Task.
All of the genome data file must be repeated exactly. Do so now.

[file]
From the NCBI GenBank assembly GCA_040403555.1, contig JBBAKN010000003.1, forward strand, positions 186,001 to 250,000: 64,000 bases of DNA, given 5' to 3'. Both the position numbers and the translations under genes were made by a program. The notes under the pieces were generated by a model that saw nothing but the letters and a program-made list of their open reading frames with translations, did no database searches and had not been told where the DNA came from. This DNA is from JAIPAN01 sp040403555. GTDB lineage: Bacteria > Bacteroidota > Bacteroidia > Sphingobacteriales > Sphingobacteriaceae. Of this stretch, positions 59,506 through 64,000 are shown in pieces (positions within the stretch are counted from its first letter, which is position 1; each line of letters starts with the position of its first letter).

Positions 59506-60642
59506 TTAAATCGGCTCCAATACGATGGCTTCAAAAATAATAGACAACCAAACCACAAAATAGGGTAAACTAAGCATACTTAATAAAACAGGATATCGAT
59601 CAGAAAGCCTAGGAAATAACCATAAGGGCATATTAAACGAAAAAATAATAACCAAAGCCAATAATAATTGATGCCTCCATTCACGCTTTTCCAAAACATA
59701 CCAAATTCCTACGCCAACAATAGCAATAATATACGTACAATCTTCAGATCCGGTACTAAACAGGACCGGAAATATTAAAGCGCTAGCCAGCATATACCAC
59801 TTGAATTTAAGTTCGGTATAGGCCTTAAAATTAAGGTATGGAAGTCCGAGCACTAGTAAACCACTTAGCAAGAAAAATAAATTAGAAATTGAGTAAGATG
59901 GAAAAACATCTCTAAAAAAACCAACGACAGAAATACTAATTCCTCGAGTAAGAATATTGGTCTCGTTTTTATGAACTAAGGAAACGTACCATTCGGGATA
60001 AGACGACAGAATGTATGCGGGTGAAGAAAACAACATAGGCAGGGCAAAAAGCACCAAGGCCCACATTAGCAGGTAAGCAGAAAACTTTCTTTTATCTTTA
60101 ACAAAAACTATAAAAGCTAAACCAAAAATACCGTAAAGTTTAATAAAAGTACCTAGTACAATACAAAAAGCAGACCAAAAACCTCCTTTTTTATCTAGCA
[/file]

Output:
From the NCBI GenBank assembly GCA_040403555.1, contig JBBAKN010000003.1, forward strand, positions 186,001 to 250,000: 64,000 bases of DNA, given 5' to 3'. Both the position numbers and the translations under genes were made by a program. The notes under the pieces were generated by a model that saw nothing but the letters and a program-made list of their open reading frames with translations, did no database searches and had not been told where the DNA came from. This DNA is from JAIPAN01 sp040403555. GTDB lineage: Bacteria > Bacteroidota > Bacteroidia > Sphingobacteriales > Sphingobacteriaceae. Of this stretch, positions 59,506 through 64,000 are shown in pieces (positions within the stretch are counted from its first letter, which is position 1; each line of letters starts with the position of its first letter).

Positions 59506-60642
59506 TTAAATCGGCTCCAATACGATGGCTTCAAAAATAATAGACAACCAAACCACAAAATAGGGTAAACTAAGCATACTTAATAAAACAGGATATCGAT
59601 CAGAAAGCCTAGGAAATAACCATAAGGGCATATTAAACGAAAAAATAATAACCAAAGCCAATAATAATTGATGCCTCCATTCACGCTTTTCCAAAACATA
59701 CCAAATTCCTACGCCAACAATAGCAATAATATACGTACAATCTTCAGATCCGGTACTAAACAGGACCGGAAATATTAAAGCGCTAGCCAGCATATACCAC
59801 TTGAATTTAAGTTCGGTATAGGCCTTAAAATTAAGGTATGGAAGTCCGAGCACTAGTAAACCACTTAGCAAGAAAAATAAATTAGAAATTGAGTAAGATG
59901 GAAAAACATCTCTAAAAAAACCAACGACAGAAATACTAATTCCTCGAGTAAGAATATTGGTCTCGTTTTTATGAACTAAGGAAACGTACCATTCGGGATA
60001 AGACGACAGAATGTATGCGGGTGAAGAAAACAACATAGGCAGGGCAAAAAGCACCAAGGCCCACATTAGCAGGTAAGCAGAAAACTTTCTTTTATCTTTA
60101 ACAAAAACTATAAAAGCTAAACCAAAAATACCGTAAAGTTTAATAAAAGTACCTAGTACAATACAAAAAGCAGACCAAAAACCTCCTTTTTTATCTAGCA